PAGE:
Hundreds of thousands of people are expected to take part in an earthquake drill on Thursday

RALEIGH, NC (WITN) – More than 300,000 North Carolina residents are expected to participate in the earthquake drill on Thursday.

The state Department of Public Safety says millions of people around the world, including 250,000 K-12 school children, have pledged to participate in the “world’s largest earthquake drill” on Thursday, October 20.

The DPI says in North Carolina it is known as the Great Southeast Shakeout, and more than 1.5 million people across the Southeast are expected to participate.

Earthquakes aren’t as common in North Carolina as other natural disasters like hurricanes, but the DPI says our state has still experienced 23 destructive earthquakes since 1735. Some smaller earthquakes have also been felt so far this year across North Carolina.

WITN learns that on August 9, 2020, the state experienced its strongest earthquake in nearly 100 years.

“The 5.1 magnitude earthquake, along with multiple aftershocks, resulted in more than 575 reports of damage to homes and commercial buildings in Alleghany County and surrounding communities,” the DPI said.

Additionally, the department says that in August 2011, a Mineral, Virginia earthquake, considered the most felt earthquake in the country, was felt in North Carolina.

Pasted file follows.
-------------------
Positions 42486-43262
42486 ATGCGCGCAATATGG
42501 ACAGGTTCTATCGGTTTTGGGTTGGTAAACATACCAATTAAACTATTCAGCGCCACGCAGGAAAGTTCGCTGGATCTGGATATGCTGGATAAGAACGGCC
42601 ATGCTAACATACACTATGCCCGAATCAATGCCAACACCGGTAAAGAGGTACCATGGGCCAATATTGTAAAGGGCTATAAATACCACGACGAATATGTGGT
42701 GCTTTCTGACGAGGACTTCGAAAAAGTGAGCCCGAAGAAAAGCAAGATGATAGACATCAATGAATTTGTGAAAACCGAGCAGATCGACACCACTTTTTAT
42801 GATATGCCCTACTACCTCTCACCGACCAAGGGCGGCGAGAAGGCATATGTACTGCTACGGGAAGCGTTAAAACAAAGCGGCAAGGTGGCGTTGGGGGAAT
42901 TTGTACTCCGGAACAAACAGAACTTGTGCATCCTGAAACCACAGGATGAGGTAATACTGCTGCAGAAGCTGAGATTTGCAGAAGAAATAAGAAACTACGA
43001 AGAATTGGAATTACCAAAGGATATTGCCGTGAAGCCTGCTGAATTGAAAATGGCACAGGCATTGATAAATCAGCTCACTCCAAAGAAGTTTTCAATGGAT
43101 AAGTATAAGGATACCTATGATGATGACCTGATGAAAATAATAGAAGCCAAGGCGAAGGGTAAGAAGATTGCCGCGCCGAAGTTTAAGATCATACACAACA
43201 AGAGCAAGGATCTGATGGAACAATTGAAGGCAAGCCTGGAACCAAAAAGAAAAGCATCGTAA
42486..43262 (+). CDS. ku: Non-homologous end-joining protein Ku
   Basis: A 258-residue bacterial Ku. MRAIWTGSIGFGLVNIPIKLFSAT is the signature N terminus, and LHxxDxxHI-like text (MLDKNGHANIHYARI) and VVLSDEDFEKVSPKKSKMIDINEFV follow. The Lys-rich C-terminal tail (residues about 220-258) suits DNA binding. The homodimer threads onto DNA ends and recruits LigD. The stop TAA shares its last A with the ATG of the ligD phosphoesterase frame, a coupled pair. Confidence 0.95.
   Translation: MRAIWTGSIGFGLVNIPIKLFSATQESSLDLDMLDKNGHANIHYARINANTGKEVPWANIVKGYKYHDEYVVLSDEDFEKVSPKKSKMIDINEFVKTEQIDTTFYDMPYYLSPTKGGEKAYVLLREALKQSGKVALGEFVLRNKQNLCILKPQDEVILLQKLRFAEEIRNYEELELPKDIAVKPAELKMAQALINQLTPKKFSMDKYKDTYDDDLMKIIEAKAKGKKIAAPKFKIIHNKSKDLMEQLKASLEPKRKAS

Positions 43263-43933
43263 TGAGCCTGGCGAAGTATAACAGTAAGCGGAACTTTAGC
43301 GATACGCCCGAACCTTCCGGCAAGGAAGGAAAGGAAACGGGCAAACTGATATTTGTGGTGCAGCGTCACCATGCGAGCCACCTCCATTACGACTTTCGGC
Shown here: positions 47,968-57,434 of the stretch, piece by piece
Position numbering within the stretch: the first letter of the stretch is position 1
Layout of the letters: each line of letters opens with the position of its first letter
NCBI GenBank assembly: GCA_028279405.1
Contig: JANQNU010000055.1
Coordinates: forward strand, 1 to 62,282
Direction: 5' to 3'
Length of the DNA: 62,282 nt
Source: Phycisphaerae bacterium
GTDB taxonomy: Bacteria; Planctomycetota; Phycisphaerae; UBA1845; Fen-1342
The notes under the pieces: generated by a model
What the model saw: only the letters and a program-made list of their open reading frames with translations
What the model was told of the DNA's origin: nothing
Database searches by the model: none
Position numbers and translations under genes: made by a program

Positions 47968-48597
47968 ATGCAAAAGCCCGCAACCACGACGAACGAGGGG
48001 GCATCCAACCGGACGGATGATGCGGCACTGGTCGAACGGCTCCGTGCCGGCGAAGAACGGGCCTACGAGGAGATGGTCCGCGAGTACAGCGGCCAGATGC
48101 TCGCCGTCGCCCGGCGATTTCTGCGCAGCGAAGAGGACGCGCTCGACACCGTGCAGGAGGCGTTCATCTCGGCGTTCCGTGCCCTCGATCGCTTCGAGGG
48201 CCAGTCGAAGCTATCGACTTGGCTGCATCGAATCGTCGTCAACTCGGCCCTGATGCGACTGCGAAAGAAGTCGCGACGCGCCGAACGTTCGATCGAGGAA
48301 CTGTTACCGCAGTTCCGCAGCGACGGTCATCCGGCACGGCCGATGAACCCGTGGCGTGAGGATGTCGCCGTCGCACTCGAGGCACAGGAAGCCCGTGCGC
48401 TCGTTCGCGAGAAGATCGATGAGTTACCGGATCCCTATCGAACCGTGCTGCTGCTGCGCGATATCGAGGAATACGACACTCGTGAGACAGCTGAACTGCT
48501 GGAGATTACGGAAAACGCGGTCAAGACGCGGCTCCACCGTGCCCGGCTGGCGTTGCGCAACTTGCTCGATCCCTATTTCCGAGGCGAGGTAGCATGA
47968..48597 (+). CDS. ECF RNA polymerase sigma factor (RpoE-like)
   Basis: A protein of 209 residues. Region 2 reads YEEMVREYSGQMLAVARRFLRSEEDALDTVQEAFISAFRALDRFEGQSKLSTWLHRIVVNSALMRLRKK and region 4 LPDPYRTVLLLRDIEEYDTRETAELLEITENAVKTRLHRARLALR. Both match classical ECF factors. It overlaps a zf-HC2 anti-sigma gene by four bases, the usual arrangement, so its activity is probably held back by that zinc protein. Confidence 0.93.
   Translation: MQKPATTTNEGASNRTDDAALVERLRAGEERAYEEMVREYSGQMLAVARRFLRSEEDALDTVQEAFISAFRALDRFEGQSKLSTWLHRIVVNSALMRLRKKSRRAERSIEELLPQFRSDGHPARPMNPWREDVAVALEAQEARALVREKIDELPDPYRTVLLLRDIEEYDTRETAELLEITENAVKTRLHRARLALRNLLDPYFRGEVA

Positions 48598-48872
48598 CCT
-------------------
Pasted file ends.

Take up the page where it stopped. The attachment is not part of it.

People are advised to follow these actions if they feel an earthquake:

  • DROP – Drop down to the ground when the shaking begins before the quake knocks you down.
  • COVER – Take cover under a desk, table or other sturdy piece of furniture. If you can’t find something to get under, crouch against an inside wall. Protect your head and neck by covering them with your arms. Stay away from windows, hanging objects, mirrors or anything that could fall.
  • STAND – Hold on to a desk, table or piece of furniture. Be prepared to move with it during the earthquake.

People can visit here to register for exercise and find information on how to stay safe.

More information can be found here and people with reduced mobility can visit here.

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